Haller T, Dietl P, Pfaller K, Frick M, Mair N, Paulmichl M, Hess MW, Furst J, Maly K - J. Cell Biol. (2001)

Late states of fusion pores. (A) LSM images of fused LBs at the cell periphery before (a) and at different times (b–d, corresponding to the asterisks in B; bleaching was at time 0) after a FRAP measurement. (B) Minor changes in IFM 1–43 recovery rates of LBs 1, 2, and 4, measured at ∼10, 20, and 30 min after initial fusion. (C) Mean time constants of individual LBs (n = 8 ± SD) after repeated FRAP measurements. (D) Progressive increase in IFM 1-43 recovery of LB no. 3 in A within three subsequent measurements. Data were fit by Eq. A4 (solid lines). Arrow denotes transition of the fusion pore diameter (see text). Bar, 10 μm.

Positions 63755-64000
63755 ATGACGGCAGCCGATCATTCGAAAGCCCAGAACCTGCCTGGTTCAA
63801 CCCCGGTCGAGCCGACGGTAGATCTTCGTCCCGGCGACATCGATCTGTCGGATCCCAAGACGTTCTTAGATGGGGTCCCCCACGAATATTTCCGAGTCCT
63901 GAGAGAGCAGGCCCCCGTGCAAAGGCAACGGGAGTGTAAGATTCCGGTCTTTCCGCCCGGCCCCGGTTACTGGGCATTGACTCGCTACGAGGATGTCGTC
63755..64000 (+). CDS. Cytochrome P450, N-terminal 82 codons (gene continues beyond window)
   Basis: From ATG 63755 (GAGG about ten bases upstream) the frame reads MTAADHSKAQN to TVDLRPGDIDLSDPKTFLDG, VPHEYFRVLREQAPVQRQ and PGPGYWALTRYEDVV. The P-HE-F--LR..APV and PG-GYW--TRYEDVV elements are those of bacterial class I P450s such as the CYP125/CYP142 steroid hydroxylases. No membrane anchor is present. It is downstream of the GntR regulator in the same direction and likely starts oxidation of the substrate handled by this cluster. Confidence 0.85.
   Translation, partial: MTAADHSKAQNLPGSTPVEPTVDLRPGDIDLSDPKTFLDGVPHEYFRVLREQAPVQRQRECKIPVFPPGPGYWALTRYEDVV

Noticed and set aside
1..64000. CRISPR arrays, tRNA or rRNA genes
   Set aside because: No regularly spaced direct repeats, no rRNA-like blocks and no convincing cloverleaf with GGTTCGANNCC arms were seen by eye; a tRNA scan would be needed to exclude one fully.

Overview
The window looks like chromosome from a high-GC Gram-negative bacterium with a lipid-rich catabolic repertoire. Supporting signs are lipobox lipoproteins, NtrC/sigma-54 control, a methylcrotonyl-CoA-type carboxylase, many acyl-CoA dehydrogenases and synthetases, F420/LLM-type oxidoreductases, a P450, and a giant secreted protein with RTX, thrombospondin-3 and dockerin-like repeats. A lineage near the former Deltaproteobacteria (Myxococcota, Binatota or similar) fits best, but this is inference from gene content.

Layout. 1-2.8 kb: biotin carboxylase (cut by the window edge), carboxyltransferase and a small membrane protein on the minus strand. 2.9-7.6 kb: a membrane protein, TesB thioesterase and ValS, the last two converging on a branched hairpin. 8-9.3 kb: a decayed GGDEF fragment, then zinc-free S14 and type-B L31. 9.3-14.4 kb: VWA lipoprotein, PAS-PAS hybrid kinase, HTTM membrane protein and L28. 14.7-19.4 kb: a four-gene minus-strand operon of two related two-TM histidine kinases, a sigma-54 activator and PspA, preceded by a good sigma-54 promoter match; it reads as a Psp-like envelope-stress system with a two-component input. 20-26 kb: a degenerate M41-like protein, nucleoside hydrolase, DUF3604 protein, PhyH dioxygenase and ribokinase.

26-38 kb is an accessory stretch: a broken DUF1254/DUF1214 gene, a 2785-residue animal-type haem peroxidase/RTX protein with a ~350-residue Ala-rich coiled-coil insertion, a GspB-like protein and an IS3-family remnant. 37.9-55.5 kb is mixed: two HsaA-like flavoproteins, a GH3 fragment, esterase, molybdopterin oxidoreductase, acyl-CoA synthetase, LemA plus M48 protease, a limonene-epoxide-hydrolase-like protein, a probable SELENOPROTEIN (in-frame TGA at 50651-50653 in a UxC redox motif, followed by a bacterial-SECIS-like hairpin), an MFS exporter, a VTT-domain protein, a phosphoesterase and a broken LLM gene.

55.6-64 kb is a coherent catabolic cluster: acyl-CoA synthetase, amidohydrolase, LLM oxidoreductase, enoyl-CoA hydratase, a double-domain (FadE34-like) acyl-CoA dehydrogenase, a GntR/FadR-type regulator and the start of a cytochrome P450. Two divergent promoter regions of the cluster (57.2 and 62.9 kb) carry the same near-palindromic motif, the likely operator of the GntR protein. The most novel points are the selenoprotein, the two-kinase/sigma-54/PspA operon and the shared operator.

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Related In: Results  -  Collection

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fig4: Late states of fusion pores. (A) LSM images of fused LBs at the cell periphery before (a) and at different times (b–d, corresponding to the asterisks in B; bleaching was at time 0) after a FRAP measurement. (B) Minor changes in IFM 1–43 recovery rates of LBs 1, 2, and 4, measured at ∼10, 20, and 30 min after initial fusion. (C) Mean time constants of individual LBs (n = 8 ± SD) after repeated FRAP measurements. (D) Progressive increase in IFM 1-43 recovery of LB no. 3 in A within three subsequent measurements. Data were fit by Eq. A4 (solid lines). Arrow denotes transition of the fusion pore diameter (see text). Bar, 10 μm.